20 October 2013

What is Love asking of me?

1 Corinthians 13

22nd Sunday after Pentecost/ 20th October 2013

The Thursday Morning Bible Study resumed several weeks ago.  We’re walking our way through the book of Isaiah.  In addition to the actual text itself we’re using Walter Brueggemann’s commentary as our guide.[1] Brueggemann is fond of using the proper name Yahweh when referring to the God of Abraham and Sarah. Why does he do this? Because, in part, the use of the word “God” really isn’t all that helpful and tells us very little about the nature and purpose of this One we address as God.  “God” has become such a generic word, meaning whatever we want to project upon it. 

            And so we took some time in the class exploring the meaning of the word.  What do we mean, biblically-, theologically-speaking, when we use the word God?

            We get our cues from a burning bush that spoke to Moses. We find the story in Exodus, chapter three.  You’ll recall that after murdering an Egyptian who was caught beating a Hebrew slave, Moses fled to the wilderness of Midian.  He became a shepherd, minding his own business, trying to life as inconspicuously as possible.  One day he took his flock up to Mount Horeb.  It was there that a bush was set alight, without being consumed by the flames.  When Moses noticed the bush he “turned aside.” And when God saw that Moses turned, God spoke to him out from the bush, “Moses!  Moses!”  Moses was summoned, called and he responded.  God told him that the Hebrew people in slavery are suffering greatly.  They need someone to go and save them.  They need someone like you, Moses.  So, I’m sending you back to Egypt, back to Pharaoh.  You’re to go to Pharaoh and tell him that he needs to release all his Hebrew slaves.  Then Moses asks, “If I come to the Israelites and say to them, ‘The God of your ancestors have sent me to you,’ and they ask me, ‘What is his name?’ what shall I say to them?” (Ex. 3: 3:13).

            Then God responds to Moses, “I AM WHO I AM.”  God said further, “Thus you shall say to the Israelites, ‘I AM has sent me to you.’”  And here we’re given God’s true name:  I AM.  “This is my name forever, and this my title for all generations” (Ex. 3:15).  I AM. That’s the name of God.  Eyeh asher eyeh.  I AM WHO I AM.   Or, simply, I AM.  In Hebrew four letters are used, Y-H-W-H (there are no vowels in ancient Hebrew).  Just four letters:  YHWH.  The vowels came later.  YAHWEH.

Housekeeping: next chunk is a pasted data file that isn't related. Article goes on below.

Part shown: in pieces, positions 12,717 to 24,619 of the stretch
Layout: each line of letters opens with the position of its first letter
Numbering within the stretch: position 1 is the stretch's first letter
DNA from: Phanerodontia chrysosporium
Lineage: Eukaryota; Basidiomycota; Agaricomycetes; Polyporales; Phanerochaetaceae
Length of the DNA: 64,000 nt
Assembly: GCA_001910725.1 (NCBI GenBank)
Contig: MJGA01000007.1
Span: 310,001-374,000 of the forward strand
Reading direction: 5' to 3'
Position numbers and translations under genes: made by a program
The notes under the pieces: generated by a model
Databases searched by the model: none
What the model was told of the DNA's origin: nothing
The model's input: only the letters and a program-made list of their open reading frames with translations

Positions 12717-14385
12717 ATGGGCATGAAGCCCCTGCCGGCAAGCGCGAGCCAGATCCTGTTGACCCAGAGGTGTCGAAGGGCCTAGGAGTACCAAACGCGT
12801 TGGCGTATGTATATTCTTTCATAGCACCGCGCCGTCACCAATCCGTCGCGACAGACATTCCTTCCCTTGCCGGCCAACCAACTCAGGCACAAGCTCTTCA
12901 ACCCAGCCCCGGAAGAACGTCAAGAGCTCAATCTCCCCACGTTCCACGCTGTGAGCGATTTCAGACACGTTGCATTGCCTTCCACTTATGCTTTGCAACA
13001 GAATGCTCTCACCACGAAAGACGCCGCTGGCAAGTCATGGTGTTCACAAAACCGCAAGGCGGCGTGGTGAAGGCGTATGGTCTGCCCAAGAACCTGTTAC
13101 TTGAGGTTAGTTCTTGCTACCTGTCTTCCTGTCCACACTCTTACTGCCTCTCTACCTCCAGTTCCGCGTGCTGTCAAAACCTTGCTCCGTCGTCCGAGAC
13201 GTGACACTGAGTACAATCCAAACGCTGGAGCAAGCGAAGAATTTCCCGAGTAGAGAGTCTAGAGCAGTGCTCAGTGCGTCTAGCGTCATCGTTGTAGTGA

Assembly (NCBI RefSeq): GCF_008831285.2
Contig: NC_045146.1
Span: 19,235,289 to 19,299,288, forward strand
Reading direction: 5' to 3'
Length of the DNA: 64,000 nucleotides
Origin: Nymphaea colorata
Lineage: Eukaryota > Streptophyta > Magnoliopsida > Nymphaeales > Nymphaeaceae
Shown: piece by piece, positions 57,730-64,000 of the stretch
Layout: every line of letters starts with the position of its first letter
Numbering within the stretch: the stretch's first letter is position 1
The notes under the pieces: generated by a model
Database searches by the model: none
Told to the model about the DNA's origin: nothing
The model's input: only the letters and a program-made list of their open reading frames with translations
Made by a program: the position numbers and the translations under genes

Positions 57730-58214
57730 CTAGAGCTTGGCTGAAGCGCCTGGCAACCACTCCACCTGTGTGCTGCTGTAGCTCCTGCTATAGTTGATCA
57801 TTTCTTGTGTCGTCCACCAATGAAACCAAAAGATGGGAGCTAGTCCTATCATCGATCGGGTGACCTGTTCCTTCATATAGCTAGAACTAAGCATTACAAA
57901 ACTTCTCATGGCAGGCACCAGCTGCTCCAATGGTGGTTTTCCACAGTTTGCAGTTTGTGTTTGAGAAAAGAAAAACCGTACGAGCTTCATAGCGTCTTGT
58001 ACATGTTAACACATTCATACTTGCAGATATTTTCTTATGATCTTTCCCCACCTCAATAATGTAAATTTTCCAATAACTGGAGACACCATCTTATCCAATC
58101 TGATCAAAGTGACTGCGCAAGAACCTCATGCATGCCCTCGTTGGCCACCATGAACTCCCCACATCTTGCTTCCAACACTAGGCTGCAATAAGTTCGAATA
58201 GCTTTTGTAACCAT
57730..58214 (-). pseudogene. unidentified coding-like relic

What does it mean?  It’s not easy to translate but it means something like this:  the one who causes to be, the one who creates.  Or simply, he creates.  It means, “I was who I was and will be who I will be.”  What’s significant here is that this name is not a noun.  It’s a causative verb form.  God’s name is not a noun, but a verb.  Yahweh is the One Who causes all things to be, the one who causes one to exist, to be.   Yahweh is the one who gives life.  It can mean “the one who causes to breathe,” meaning to breathe is to live.  What’s fascinating about this word is that the image of God we’re given here is not a static noun, but a dynamic verb.  Yahweh acts, moves, causes to be—not only once at the beginning of time, at creation, but continually acting, moving, causing to be.  The name is unpronounceable (to this day for Jews) and not read in temple. Every time you read the word LORD, capitalized in the Old Testament, behind it, in Hebrew is YHWH. The name is Holy.

            Yahweh is a verb.  Yahweh creates, restores, heals, saves, judges, redeems, energizes, authorizes, empowers, calls, sends, transforms.  Yahweh acts.  In fact, theologians have said that we don’t know anything about God beyond God’s actions because the only thing we know about God is what we know when God acts.  And from a Christian perspective, there is no stronger demonstration of the God who acts than that moment when the Word became flesh and dwelt among us full of grace and truth (John 1: 1-5).  From the Christian experience, the fullest revelation of God’s actions toward humanity is in and through the life, death, and resurrection—the acts—of Jesus Christ, who taught us and showed us that Yahweh’s being is summed up with this understanding: that Yahweh is love and loves you and me.